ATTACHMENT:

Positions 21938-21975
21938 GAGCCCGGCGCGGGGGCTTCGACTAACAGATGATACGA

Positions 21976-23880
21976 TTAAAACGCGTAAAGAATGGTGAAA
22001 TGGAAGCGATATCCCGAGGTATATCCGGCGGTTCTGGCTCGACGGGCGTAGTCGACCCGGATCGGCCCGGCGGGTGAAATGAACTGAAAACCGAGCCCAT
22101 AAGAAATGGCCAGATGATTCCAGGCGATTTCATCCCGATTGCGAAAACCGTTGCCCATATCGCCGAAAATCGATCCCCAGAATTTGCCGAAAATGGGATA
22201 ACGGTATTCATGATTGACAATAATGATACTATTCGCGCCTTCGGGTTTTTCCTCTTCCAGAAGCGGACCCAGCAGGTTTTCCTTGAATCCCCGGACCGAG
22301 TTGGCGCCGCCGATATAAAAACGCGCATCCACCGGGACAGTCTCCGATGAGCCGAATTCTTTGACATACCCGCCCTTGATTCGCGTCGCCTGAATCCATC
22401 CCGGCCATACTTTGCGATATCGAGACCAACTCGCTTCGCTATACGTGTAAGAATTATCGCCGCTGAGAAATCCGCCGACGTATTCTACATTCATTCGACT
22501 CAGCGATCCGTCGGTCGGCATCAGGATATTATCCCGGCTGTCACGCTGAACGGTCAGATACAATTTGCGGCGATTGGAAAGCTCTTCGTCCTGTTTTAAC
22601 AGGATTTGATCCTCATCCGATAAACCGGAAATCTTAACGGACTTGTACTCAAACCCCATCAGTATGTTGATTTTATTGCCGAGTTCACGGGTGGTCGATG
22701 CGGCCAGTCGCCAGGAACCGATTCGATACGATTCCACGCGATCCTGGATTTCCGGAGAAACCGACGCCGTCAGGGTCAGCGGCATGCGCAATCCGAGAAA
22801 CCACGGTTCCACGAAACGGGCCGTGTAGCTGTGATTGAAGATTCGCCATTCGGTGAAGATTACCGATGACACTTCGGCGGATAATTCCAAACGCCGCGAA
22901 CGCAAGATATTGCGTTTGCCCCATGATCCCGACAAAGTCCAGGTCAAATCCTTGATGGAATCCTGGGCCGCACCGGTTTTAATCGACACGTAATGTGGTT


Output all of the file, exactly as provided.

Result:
Positions 21938-21975
21938 GAGCCCGGCGCGGGGGCTTCGACTAACAGATGATACGA

Positions 21976-23880
21976 TTAAAACGCGTAAAGAATGGTGAAA
22001 TGGAAGCGATATCCCGAGGTATATCCGGCGGTTCTGGCTCGACGGGCGTAGTCGACCCGGATCGGCCCGGCGGGTGAAATGAACTGAAAACCGAGCCCAT
22101 AAGAAATGGCCAGATGATTCCAGGCGATTTCATCCCGATTGCGAAAACCGTTGCCCATATCGCCGAAAATCGATCCCCAGAATTTGCCGAAAATGGGATA
22201 ACGGTATTCATGATTGACAATAATGATACTATTCGCGCCTTCGGGTTTTTCCTCTTCCAGAAGCGGACCCAGCAGGTTTTCCTTGAATCCCCGGACCGAG
22301 TTGGCGCCGCCGATATAAAAACGCGCATCCACCGGGACAGTCTCCGATGAGCCGAATTCTTTGACATACCCGCCCTTGATTCGCGTCGCCTGAATCCATC
22401 CCGGCCATACTTTGCGATATCGAGACCAACTCGCTTCGCTATACGTGTAAGAATTATCGCCGCTGAGAAATCCGCCGACGTATTCTACATTCATTCGACT
22501 CAGCGATCCGTCGGTCGGCATCAGGATATTATCCCGGCTGTCACGCTGAACGGTCAGATACAATTTGCGGCGATTGGAAAGCTCTTCGTCCTGTTTTAAC
22601 AGGATTTGATCCTCATCCGATAAACCGGAAATCTTAACGGACTTGTACTCAAACCCCATCAGTATGTTGATTTTATTGCCGAGTTCACGGGTGGTCGATG
22701 CGGCCAGTCGCCAGGAACCGATTCGATACGATTCCACGCGATCCTGGATTTCCGGAGAAACCGACGCCGTCAGGGTCAGCGGCATGCGCAATCCGAGAAA
22801 CCACGGTTCCACGAAACGGGCCGTGTAGCTGTGATTGAAGATTCGCCATTCGGTGAAGATTACCGATGACACTTCGGCGGATAATTCCAAACGCCGCGAA
22901 CGCAAGATATTGCGTTTGCCCCATGATCCCGACAAAGTCCAGGTCAAATCCTTGATGGAATCCTGGGCCGCACCGGTTTTAATCGACACGTAATGTGGTT